October 2, 2013
So that's how the Obama campaign raised so much cash "on the internet"
This could be an "Otequay of the Ayday" post:
“We’re all familiar with the J-curve in private equity,” said Joseph Dear chief investment officer at the California Public Employee Retirement System in March. “Well, for CalPERS, clean-tech investing has got an L-curve for ‘lose.’”
From an article at thefederalist.com -- The Venture Corporatists - "Saving the planet" has made lot of investors richer. Taxpayers? Not so much, which concludes:
As long as green technology remains not simply an economic venture but a moral one, taxpayers will continue to nobly lose money as politically connected “social entrepreneurs” reap a windfall.
September 24, 2013
The once prestigious Scientific American Magazine has taken the "skeptic" label a step further and labeled Dr. Judith Curry, director of the School of Earth and Atmospheric Sciences at Georgia Institute of Technology, a "heretic." Then has the audacity to ask in the sub-head, "Why can't we have a civil conversation about climate?"
Her-e-tic: n. 3. anyone who does not conform to an established attitude, doctrine, or principle. Synonyms: 3. dissenter, skeptic, freethinker.
If science always conformed to established attitudes, doctrines and principles then the earth would still be flat and man would be flightless. At least as far as "science" is concerned.
So, how did Dr. Curry's apostasy begin?
But over the past year or so she has become better known for something that annoys, even infuriates, many of her scientific colleagues. Curry has been engaging actively with the climate change skeptic community, largely by participating on outsider blogs such as Climate Audit, the Air Vent and the Blackboard. Along the way, she has come to question how climatologists react to those who question the science, no matter how well established it is. Although many of the skeptics recycle critiques that have long since been disproved, others, she believes, bring up valid points -- and by lumping the good with the bad, climate researchers not only miss out on a chance to improve their science, they come across to the public as haughty.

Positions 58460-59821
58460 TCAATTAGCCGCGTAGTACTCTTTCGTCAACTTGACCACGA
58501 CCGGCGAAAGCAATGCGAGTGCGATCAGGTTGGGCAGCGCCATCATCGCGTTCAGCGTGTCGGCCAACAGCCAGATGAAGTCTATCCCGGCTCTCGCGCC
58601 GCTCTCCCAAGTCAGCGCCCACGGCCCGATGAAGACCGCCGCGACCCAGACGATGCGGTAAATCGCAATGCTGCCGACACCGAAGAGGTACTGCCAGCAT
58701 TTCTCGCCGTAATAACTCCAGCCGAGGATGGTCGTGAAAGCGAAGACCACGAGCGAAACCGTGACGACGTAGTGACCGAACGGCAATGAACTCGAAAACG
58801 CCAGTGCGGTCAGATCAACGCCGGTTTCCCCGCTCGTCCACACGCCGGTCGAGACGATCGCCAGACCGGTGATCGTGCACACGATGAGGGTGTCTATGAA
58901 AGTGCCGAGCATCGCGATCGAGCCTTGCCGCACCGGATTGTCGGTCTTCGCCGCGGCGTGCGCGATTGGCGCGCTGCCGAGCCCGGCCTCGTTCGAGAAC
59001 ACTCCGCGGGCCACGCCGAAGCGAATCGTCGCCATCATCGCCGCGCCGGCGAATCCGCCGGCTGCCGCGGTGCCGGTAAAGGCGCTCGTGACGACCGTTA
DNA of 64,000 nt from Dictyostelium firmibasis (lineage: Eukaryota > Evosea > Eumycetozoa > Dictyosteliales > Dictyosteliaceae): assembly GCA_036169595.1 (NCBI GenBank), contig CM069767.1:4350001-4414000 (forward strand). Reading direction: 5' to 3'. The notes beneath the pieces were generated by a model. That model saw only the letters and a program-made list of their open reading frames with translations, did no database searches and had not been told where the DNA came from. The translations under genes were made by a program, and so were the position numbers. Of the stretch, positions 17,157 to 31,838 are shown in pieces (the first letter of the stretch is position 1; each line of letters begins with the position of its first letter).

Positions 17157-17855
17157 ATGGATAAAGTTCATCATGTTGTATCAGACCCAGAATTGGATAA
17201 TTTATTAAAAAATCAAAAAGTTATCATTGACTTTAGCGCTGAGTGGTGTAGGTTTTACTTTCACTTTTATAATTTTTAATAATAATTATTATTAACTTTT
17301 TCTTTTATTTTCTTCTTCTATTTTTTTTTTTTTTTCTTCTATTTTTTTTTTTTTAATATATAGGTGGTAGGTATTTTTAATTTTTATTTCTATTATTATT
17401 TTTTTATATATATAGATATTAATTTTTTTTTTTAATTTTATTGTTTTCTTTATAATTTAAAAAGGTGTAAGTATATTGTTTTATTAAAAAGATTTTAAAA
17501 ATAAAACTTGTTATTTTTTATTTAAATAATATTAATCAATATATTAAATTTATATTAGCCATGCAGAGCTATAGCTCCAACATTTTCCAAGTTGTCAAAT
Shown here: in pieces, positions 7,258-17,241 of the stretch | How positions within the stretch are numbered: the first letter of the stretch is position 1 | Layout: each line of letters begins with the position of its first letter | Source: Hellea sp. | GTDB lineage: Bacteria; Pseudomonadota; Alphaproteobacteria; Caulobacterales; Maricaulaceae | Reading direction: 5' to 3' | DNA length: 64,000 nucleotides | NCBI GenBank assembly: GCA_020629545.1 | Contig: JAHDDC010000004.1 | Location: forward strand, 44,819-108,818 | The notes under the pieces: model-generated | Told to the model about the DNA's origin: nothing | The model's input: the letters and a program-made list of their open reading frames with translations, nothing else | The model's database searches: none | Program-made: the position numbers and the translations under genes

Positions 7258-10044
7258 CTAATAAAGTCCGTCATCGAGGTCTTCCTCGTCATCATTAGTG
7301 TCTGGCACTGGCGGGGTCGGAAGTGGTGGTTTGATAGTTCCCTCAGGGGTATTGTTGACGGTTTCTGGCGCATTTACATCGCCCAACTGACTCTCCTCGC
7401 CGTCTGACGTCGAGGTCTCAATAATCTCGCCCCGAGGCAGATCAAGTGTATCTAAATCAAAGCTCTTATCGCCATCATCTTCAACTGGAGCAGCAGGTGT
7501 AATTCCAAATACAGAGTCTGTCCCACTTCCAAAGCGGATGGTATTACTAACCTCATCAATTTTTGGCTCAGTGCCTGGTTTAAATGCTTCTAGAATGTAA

You mean, she's been trying to have a civil conversation about climate?
Ultimately though, I think this one quote is the most important one in the entire article:
Still, once Curry ventured out onto the skeptic blogs, the questions she saw coming from the most technically savvy of the outsiders -- including statisticians, mechanical engineers and computer modelers from industry -- helped to solidify her own uneasiness. "Not to say that the IPCC science was wrong, but I no longer felt obligated in substituting the IPCC for my own personal judgment," she said in a recent interview posted on the Collide-a-Scape climate blog.
That any scientist would ever substitute anything for her own personal judgment is the reason why science got off the fact-finding and truth-seeking track in the first place.
UPDATE: This article was mentioned by Mark Steyn yesterday, but it was published in November, 2010. [No matches found for "curry" in ThreeSources archives from November 2010.]
June 19, 2013
Don't trust anyone under 24
In fact, particularly if you're 15 or younger, you can commit capital murder and be on the streets at 43. That was the fate of Indiana's Paula Cooper:
Cooper was 15 years old when she used a butcher's knife to cut Ruth Pelke 33 times during a robbery in Gary that ended in Pelke's death. Her three companions -- one only 14 --received lighter sentences, but Cooper confessed to the killing and was sentenced to death by a judge who opposed capital punishment, said former prosecutor Jack Crawford, who sought the death penalty for Cooper. Crawford is now a defense lawyer in Indianapolis and no longer supports capital punishment.
Enter European "human rights" activists, the Pope and the Supreme Court, and this confessed murderer's fate takes a U-turn.
Two years after Cooper was sentenced to die, the U.S. Supreme Court ruled in an unrelated case that the execution of young people who were under 16 at the time they committed an offense was cruel and unusual punishment and was thus unconstitutional. Indiana legislators then passed a state law raising the minimum age limit for execution from 10 years to 16, and in 1988, the state's high court set Cooper's death sentence aside and ordered her to serve 60 years in prison.